The Best Time to Get a Flu Shot in 2020, According to the CDC
’Tis nearly the season for lovely foliage, pumpkin spice, and, unfortunately, the flu. And because the flu doesn’t stop for anything—not even an unrelated pandemic—this means we should all get our flu shots soon.
According to the CDC (Centers for Disease Control and Prevention), getting the vaccine in July or August is too early, since it could decrease in efficacy toward the end of flu season. September and October, on the other hand, “are good times to get vaccinated,” the CDC says. That goes for everyone over 6 months old, unless directed otherwise by your doctor. If you can’t make it to a vaccination station during those months, "better late than never" works, too—the CDC says you should still get your flu shot any time through January or even later.
NPR reports that doctors’ offices, pharmacies, and supermarkets should start receiving flu vaccines early this month. And because the current pandemic has altered and/or delayed our normal processes, you might need to find a new way to get vaccinated this year.
“If you usually get the shot at the office but you’re working from home, for example, you’ll need a new plan,” RAND Corporation senior policy researcher Lori Uscher-Pines tells NPR. “And if you usually drop in to the pharmacy or the supermarket for your shot while you’re out and about anyway, you’ll need a new plan this year if, these days, you’re just not ‘out and about.’”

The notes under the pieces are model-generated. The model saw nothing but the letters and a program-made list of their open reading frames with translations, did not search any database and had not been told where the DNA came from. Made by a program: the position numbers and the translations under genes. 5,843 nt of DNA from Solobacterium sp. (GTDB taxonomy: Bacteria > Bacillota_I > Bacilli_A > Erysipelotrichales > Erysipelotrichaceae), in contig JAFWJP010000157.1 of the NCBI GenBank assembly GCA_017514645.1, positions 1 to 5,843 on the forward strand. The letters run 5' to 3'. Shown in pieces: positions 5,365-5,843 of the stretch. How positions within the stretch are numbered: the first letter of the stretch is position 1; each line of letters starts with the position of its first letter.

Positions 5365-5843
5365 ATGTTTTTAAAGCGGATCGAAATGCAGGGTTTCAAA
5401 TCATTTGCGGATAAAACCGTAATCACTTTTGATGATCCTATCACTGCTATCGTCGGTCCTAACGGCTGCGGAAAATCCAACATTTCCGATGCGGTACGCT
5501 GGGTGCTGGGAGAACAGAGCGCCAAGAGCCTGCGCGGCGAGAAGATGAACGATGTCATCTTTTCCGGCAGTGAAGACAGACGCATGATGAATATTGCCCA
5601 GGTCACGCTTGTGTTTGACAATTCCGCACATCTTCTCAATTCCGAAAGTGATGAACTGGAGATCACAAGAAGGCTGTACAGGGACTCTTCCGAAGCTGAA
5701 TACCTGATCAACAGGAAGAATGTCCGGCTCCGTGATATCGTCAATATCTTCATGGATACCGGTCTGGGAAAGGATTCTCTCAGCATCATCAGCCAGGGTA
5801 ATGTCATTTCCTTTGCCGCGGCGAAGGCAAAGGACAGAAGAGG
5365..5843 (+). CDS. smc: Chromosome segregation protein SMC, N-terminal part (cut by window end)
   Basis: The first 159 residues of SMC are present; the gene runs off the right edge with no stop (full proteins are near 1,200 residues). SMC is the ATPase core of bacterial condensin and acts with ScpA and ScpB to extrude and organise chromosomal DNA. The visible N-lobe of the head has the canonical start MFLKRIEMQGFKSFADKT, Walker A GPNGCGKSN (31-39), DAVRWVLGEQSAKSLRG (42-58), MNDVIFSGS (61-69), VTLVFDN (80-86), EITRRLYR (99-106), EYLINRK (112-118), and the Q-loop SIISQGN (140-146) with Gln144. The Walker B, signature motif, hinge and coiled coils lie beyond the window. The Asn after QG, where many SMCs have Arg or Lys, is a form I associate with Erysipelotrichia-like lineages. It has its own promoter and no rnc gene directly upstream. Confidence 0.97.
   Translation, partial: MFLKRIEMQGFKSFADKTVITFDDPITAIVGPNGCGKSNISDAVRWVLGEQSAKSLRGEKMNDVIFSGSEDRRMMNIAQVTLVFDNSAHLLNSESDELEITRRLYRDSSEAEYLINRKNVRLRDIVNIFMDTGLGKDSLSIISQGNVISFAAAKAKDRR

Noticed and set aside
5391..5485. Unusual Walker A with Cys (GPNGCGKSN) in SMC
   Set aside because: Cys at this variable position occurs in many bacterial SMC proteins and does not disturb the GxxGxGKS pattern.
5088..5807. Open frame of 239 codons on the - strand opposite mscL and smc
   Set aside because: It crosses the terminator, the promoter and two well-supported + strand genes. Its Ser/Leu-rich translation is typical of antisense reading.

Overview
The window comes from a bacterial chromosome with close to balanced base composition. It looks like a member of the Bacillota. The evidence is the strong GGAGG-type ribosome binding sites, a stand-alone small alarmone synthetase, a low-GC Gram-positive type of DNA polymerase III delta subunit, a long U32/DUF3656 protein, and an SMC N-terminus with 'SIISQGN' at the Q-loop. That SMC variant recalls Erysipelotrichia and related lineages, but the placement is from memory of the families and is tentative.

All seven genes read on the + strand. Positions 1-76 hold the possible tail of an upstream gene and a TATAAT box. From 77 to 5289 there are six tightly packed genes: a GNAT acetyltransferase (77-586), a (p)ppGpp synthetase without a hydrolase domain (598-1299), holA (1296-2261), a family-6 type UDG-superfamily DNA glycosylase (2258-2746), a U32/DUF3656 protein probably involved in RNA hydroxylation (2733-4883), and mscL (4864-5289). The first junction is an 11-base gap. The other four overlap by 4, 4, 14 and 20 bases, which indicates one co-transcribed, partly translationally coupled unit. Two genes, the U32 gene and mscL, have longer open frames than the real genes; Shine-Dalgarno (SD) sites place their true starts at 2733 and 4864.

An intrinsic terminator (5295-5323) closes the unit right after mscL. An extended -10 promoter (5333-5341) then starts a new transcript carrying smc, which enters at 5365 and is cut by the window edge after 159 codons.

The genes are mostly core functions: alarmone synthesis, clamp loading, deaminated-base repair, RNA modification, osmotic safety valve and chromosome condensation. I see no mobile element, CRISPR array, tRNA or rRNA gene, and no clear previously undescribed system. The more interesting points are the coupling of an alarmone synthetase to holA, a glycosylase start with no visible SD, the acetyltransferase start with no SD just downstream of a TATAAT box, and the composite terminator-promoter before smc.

In other words, right now is the best time to find out where you can get your flu shot and then make an appointment to do so. The importance of getting vaccinated this year goes beyond just keeping you healthy—it’s also critical for us to put as little pressure as possible on our healthcare system, which is currently overloaded with COVID-19 patients. And even if you can recover from the flu at home, you might pass on the disease to someone who requires hospitalization.
Furthermore, the dangers of having COVID-19 and the flu simultaneously are still unknown. As Harvard Global Health Institute director Dr. Ashish Jha tells NPR, “We don’t know yet whether that could compound either illness, but why take the risk?”